Engel v. Vitale came before the Court as a dispute about a prayer. The state of New York, acting through its Board of Education, had approved a prayer to be recited at the beginning of each school day for the stated purpose of “moral instruction.” The children of parents or guardians who did not want them to participate in the exercise were excused from reciting the prayer. Lawyers for the plaintiffs argued, however, that the prayer offended their clients’ religious sensibilities and was an establishment of religion, even though reciting it was voluntary, because an agency of the state of New York had approved the prayer. That no governmental benefit was bestowed on any specific church by the prayer’s recitation, that the prayer was nondenominational, and that participation in its recitation was voluntary meant nothing to the plaintiffs’ lawyers. This was the prayer at issue: “Almighty God, we acknowledge our dependence upon Thee, and we beg Thy blessings upon us, our parents, our teachers, and our Country.”

Lawyers for the state of New York pointed out that this nondenominational prayer acknowledging man’s dependence on God as the source of blessings was intended to serve the purpose of moral education only for those students whose parents wanted them to recite it. It was not a mandatory prayer. The plaintiffs’ lawyers reiterated that the prayer offended the sensibilities of their clients and represented to them an establishment of religion. Therefore, it was a violation of their clients’ right (according to their understanding of the First Amendment) to be federally protected from establishments of religion. That argument ignored the palpable fact that the purpose of the Establishment Clause, as the House and Senate revised it and three-fourths of the states ratified it, was to forbid the federal government from regulating religious practices in the states. Nevertheless, the Supreme Court embraced the plaintiffs’ reasoning and ruled that approval by a state of a brief, voluntarily recited, nondenominational prayer constituted an establishment of religion—and moreover, that the establishment of religion by any level of government in the United States was unconstitutional.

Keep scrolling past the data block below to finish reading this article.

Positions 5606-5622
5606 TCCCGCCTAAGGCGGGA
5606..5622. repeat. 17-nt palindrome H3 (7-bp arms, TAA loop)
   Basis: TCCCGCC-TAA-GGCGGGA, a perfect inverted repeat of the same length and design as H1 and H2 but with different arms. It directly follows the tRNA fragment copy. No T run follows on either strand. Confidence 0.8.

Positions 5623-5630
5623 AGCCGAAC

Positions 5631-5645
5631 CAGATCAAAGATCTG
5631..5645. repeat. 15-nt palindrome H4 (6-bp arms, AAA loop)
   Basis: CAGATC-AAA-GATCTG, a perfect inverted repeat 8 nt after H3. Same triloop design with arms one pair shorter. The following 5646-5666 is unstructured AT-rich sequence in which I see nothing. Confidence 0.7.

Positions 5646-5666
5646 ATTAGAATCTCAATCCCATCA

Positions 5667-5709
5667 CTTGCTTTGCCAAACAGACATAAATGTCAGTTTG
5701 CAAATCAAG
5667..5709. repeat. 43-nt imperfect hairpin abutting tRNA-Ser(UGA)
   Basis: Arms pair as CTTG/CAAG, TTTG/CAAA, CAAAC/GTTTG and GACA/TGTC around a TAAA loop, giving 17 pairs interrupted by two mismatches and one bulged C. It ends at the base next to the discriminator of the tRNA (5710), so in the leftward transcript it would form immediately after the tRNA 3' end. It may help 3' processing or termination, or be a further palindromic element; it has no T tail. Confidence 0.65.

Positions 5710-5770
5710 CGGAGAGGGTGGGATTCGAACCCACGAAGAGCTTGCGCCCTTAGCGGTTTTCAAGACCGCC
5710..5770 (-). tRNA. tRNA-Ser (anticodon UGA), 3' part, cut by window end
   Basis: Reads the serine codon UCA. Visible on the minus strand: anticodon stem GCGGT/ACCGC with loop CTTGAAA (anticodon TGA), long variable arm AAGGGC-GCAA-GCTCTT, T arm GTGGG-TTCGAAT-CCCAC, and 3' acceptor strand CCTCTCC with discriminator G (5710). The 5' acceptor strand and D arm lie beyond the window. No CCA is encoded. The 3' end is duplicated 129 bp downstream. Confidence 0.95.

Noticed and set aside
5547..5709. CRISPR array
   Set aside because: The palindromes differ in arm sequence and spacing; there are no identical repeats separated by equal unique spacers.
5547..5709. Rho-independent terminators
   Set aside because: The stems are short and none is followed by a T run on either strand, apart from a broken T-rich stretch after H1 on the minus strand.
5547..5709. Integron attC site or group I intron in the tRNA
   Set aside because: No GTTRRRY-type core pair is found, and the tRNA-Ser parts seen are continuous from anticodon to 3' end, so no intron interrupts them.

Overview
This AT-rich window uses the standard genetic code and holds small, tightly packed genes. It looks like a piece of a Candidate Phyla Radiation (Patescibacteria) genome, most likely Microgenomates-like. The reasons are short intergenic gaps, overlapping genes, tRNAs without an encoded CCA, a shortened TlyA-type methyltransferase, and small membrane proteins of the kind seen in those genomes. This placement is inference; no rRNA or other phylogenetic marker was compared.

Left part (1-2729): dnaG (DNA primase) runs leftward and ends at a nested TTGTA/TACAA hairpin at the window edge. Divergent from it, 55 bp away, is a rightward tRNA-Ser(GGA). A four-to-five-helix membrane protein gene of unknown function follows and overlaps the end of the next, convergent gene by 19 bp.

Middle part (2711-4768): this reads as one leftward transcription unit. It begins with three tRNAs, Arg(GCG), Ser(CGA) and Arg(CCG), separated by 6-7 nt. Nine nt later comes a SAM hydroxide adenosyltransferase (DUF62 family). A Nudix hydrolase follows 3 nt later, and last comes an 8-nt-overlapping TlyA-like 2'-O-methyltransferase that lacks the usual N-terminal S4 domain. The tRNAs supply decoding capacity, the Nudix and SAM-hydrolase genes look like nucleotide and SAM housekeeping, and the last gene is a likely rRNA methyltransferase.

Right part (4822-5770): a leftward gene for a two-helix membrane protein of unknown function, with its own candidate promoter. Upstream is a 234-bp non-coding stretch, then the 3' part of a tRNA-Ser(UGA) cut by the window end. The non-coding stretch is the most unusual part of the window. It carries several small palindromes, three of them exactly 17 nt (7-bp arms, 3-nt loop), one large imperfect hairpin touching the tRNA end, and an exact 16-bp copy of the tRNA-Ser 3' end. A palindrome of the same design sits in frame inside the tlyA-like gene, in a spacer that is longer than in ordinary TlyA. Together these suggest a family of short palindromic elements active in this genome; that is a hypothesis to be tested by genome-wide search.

Now, nearly fifty years on from Engel, the logic of this decision has become second nature for many Americans. Certainly, our history textbooks celebrate it as an achievement in the march of American liberty. But what did the decision really mean? In fact, the Supreme Court was canceling the free-exercise rights of those parents in the state of New York who wanted their children to recite the prayer the state’s Board of Education had approved. The Court justified depriving them of their free-exercise right under the First Amendment by trumping that right with the Establishment Clause, thus using one provision of the Constitution to cancel another provision. In effect, the Court regarded the Free-Exercise Clause as if it did not exist; or at least, the Court regarded it as radically subordinate to the apparent—but unhistorical—value of secularity which was deduced from the Establishment Clause. Moreover, the Court ignored the fact that recitation of the prayer in question neither conferred any governmental benefit on a particular religious denomination nor showed an exclusive preference for one religion over other religions—both of those results being inherent purposes of religious establishments.